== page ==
Apple’s iPhone is outdated, according to the Chief Executive Officer of BlackBerry-maker Research In Motion Ltd.

Mr. Thorsten Heins made the comment on Thursday on the eve of the much-delayed launch of the new touch screen BlackBerry in the United States. AT&T begins selling the Z10 touch screen BlackBerry on Friday, more than six weeks after RIM launched the devices elsewhere.

Both the touch screen and keyboard models are part of RIM’s attempt at a comeback after the pioneering brand lost its cachet not long after Apple’s 2007 release of the iPhone.

“It’s still the same,” Mr. Heins said of the iPhone. “It is a sequential way to work and that’s not what people want today anymore. They want multitasking.”

RIM’s new software allows users to have multiple applications open like on a desktop, he said, noting that with BlackBerry you don’t have to close an application to check an email.

“We’re changing it for the better because we’re allowing people to peak in the hub,” Mr. Heins said.

Apple spokeswoman Natalie Kerris declined comment.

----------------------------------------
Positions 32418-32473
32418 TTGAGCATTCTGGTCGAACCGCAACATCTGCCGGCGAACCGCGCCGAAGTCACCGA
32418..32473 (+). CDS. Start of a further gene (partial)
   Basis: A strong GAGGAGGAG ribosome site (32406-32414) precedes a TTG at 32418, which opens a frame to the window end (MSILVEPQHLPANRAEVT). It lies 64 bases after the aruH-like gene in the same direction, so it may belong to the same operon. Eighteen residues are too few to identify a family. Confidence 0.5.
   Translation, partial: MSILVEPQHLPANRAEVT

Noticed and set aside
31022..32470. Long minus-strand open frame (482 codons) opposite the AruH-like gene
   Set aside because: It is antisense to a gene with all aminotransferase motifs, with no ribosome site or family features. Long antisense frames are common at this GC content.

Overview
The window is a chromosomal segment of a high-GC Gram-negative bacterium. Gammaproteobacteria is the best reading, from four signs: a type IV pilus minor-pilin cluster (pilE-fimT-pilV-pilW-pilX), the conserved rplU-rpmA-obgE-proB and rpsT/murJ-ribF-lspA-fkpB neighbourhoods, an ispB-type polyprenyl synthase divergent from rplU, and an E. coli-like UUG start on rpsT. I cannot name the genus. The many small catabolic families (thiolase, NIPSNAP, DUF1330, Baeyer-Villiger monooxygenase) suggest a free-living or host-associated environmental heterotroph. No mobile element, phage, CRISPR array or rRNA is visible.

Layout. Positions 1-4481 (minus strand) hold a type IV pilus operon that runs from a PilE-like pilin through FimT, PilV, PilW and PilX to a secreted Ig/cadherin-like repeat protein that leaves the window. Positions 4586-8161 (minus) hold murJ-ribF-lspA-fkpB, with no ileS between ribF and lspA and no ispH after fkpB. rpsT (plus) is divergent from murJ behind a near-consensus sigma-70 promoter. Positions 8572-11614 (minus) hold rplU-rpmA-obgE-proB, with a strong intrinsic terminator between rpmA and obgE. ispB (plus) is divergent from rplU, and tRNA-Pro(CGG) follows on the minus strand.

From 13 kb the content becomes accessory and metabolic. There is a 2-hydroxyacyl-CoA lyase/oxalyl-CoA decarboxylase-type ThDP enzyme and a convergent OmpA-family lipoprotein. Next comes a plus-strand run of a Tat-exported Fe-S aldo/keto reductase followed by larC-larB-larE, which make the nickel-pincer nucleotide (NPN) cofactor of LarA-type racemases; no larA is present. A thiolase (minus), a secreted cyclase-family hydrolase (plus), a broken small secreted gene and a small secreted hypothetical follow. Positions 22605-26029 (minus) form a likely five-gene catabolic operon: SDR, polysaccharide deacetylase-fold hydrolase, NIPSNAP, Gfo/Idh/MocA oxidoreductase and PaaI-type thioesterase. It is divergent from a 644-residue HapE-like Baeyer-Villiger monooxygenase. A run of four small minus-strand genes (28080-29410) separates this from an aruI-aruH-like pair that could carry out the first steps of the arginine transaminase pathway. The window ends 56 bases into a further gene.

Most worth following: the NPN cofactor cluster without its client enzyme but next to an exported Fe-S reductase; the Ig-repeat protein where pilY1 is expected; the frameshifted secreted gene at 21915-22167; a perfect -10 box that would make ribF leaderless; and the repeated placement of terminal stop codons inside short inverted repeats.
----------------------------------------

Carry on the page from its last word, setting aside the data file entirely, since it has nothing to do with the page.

But the delay in selling the new keypad BlackBerry, called the Q10, complicates RIM’s efforts to hang on to customers tempted by the iPhone and a range of devices running Google Inc.’s Android operating system. Even as the BlackBerry has fallen behind rivals in recent years, many BlackBerry users have stayed loyal because they prefer a physical keyboard over the touch screen found on the iPhone and most Android devices. But the temptations to switch grow with each additional delay, despite favorable reviews for new system.

“It’s our job to deliver the right software package and the right software quality to the carriers,” he said. “Then it is on the carriers to decide how intense they want their testing cycle to be and that really can range from a few weeks to three months.”

U.S. carriers reportedly haven’t made testing a priority because RIM, which is based in Based in Waterloo, Ontario, has dramatically lost market share. The U.S. has been one market in which RIM has been particularly hurting, even as the company is doing well overseas. According to research firm IDC, shipments of BlackBerry phones plummeted from 46 percent of the U.S. market in 2008 to 2 percent in 2012. The iPhone and Android now dominate.

“You got to win here to win everywhere else,” he said. “That’s just the way it is. We’ve lost market share quite a bit, to put it mildly, and we absolutely need BlackBerry 10 to turn us around.”

“I get more and more excited every day,” he said. “I really have to make sure I stay grounded and I don’t lose my sense for reality. But for the whole company this is so important to finally be here, and to see people buying it, after we were told 30 months ago when we started that two quarters down the road we would be bankrupt, we would be out of business.”